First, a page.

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Political Action: U.S. electoral process needs to be reformed

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In New York state, including Queens, the Democratic Party Organization has endorsed U.S. Sen. Hillary Clinton and will be supporting her at the national convention if the presidential contest is not settled before then. The super delegates in New York who have committed to Clinton appear to be holding. However, these delegates are not bound by primary results. They can vote for whom they wish once the convention voting begins.In the Democratic Party the concept of proportional representation has been introduced in some states whereby delegates won in primaries are awarded to candidates in accordance with the percentage of the vote that they received rather than winning them all.Looking at the campaign itself, prior to the fall general election, the candidate selection process is getting longer. Announced and unannounced candidates campaign continually for over a year. Perpetual campaigning probably began with former President Jimmy Carter, who campaigned through 1974 and 1975 before achieving the presidency in 1976.Electronic voting has had mixed results. Recently in Ohio it was reported that they are considering abolishing all five electronic systems that they have used in recent previous elections due to operational deficiencies.In California they are still counting absentee votes from the Feb. 5 primary. In Washington state the registered voters are in the only state which has both a caucus and a primary. They had a Democratic caucus in which U.S. Sen. Barack Obama won and was awarded the delegates. Now it seems that the presidential primary has become irrelevant in the Washington state Democratic Party, although the Republicans in that state have awarded delegates based on both the results of the caucus and primary.Change is necessary at times as we move forward in the electoral process, but change can also bring uncertainty and at times confusion as exemplified by the situation in Michigan and Florida. Both these state Democratic parties were denied delegates at the forthcoming Democratic Party convention by the Democratic National Committee because they held their primaries too early in violation of DNC directives. The DNC has apparently reversed itself and is now saying these two states can hold caucuses before the convention and based on the caucus results can be seated at the convention and have their delegates vote accordingly. It is not known at this time if one or both of these states will have statewide caucuses. It remains to be seen how Michigan and Florida will affect the ultimate outcome of the convention.Clinton, Obama, and U.S. Sen. John McCain, the Republican frontrunner, have spent tremendous amounts of time campaigning in 2007 and especially in the first two months of 2008. During that period it would be of interest to know how many Senate sessions they missed and how many committee meetings they did not attend. What is the number of roll call votes taken when they were not present? It is understood that these high public officials were campaigning for the U.S. presidency, but at the same time they were representing the citizens of their respective states in the U.S. Senate and are being paid to do so. Their constituents are not being adequately represented.The two U.S. senators who are expected to emerge as the official candidates will be campaigning throughout the late summer and into the early fall, thereby causing more Senate time lost. The majority leader of the U.S. Senate had some difficulty in scheduling a vote on the recent economic stimulus plan because of presidential candidate schedules.It can be said the political change in terms of reforming the national electoral process can be good, but at the same time we also need some degree of stability and continuity. Any significant change should be accomplished through an orderly transition.It should be noted that since Mayor Michael Bloomberg has decided not to run for president as an independent and with Rudy Giuliani having dropped out of the GOP race, this leaves Hillary Clinton as the only New York candidate. Therefore, there is no longer a possibility of three New York candidates running against each other for president. It would have been interesting to see which one of them carried New York state in the fall election and also which of the three won Queens County.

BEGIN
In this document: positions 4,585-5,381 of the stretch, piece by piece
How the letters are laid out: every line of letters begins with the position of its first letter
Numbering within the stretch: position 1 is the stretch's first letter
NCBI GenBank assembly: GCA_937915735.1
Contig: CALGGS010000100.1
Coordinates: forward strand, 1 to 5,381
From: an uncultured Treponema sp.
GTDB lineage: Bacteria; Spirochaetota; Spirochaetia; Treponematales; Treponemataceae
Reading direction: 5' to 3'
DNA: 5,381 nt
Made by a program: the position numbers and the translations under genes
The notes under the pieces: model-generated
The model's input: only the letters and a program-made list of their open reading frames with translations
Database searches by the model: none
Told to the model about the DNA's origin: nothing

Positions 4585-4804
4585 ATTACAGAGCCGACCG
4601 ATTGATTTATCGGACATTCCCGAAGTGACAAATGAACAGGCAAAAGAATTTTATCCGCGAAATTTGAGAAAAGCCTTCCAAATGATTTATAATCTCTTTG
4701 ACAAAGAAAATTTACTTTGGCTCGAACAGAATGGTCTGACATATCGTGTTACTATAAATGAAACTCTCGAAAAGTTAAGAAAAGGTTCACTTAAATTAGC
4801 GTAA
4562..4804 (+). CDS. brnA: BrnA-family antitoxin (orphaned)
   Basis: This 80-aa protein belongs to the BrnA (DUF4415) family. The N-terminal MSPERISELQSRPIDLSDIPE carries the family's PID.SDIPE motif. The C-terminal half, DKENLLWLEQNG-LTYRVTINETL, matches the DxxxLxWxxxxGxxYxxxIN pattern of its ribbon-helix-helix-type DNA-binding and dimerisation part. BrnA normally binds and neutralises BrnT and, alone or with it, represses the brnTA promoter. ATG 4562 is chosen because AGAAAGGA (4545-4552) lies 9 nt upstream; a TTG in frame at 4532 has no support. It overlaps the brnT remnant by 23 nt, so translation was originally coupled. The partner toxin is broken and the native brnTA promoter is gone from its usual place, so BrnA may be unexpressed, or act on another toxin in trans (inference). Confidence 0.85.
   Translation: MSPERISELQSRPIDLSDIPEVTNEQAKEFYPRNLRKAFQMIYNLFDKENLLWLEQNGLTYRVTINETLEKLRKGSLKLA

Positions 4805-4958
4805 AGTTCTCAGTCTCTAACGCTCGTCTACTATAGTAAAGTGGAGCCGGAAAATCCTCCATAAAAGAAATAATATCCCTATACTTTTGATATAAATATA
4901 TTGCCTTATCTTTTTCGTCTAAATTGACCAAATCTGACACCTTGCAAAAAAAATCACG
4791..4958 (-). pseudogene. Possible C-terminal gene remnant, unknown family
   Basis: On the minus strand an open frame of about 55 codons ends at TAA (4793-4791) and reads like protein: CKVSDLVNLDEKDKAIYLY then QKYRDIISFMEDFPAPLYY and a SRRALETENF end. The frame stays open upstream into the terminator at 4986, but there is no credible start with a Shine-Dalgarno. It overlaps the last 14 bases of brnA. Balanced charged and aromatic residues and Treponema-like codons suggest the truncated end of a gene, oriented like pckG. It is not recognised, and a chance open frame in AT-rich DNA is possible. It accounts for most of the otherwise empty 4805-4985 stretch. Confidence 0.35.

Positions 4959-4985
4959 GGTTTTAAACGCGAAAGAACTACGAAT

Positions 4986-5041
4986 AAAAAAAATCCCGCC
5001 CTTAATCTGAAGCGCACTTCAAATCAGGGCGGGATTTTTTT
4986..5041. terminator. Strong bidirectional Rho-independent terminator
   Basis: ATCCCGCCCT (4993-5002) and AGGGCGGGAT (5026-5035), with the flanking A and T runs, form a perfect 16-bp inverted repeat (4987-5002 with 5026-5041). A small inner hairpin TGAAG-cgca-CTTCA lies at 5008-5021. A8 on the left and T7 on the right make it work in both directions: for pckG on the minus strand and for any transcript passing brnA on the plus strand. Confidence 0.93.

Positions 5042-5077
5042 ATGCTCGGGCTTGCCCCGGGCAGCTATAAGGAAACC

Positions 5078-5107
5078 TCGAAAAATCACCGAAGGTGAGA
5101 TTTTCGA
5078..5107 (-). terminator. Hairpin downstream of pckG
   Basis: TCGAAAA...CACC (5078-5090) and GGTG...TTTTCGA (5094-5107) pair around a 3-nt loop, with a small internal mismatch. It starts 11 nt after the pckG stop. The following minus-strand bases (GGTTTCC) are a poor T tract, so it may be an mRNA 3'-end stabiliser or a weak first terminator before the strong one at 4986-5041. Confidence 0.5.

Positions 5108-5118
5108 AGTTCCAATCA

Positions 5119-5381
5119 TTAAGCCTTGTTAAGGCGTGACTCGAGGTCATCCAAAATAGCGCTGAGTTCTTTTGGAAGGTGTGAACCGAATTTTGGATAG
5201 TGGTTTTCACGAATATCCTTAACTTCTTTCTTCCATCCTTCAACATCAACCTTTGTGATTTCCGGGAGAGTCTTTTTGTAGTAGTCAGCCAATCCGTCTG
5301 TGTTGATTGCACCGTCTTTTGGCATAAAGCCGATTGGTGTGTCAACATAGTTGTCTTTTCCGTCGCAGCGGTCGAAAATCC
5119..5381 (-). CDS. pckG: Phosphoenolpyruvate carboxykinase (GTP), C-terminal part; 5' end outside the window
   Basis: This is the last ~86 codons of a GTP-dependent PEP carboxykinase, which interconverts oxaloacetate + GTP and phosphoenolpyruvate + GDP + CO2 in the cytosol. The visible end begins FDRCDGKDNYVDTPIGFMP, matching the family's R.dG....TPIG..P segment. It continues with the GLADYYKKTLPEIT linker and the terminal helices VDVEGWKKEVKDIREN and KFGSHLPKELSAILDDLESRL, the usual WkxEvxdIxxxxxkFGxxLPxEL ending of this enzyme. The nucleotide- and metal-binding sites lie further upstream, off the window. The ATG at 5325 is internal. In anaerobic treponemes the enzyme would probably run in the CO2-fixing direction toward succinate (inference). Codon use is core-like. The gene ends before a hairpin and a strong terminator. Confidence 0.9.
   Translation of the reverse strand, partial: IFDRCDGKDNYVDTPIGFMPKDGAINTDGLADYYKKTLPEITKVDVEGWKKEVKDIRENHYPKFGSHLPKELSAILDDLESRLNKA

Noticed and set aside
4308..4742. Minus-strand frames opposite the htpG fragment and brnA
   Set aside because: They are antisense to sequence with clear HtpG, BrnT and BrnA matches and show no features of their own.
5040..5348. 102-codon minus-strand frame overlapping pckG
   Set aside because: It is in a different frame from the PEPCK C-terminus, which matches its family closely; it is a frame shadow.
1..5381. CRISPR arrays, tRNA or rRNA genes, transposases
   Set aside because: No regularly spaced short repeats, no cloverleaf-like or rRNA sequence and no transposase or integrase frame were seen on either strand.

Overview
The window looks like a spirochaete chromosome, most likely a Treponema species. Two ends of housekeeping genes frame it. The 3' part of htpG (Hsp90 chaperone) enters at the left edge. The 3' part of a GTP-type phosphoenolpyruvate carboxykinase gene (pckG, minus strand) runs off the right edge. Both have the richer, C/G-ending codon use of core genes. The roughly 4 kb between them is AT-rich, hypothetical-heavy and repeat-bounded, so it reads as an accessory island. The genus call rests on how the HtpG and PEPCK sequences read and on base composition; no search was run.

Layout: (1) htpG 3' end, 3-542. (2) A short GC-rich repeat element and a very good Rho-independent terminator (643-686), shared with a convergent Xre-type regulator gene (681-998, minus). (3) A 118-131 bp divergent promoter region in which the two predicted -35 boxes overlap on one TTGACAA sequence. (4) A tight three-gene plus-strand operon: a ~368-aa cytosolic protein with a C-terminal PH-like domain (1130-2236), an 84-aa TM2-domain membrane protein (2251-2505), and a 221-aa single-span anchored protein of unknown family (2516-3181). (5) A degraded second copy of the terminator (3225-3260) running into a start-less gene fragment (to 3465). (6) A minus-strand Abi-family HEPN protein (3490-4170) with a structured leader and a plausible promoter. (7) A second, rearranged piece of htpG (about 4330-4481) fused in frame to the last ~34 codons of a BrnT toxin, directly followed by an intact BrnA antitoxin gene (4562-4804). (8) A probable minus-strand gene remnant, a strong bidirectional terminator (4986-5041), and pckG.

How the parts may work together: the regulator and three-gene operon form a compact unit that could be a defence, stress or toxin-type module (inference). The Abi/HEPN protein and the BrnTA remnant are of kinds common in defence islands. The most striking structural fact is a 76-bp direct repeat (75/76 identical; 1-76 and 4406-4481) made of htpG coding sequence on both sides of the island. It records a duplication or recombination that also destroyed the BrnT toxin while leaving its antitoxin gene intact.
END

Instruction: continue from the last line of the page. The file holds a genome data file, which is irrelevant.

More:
Updated 6:57 pm, October 10, 2011
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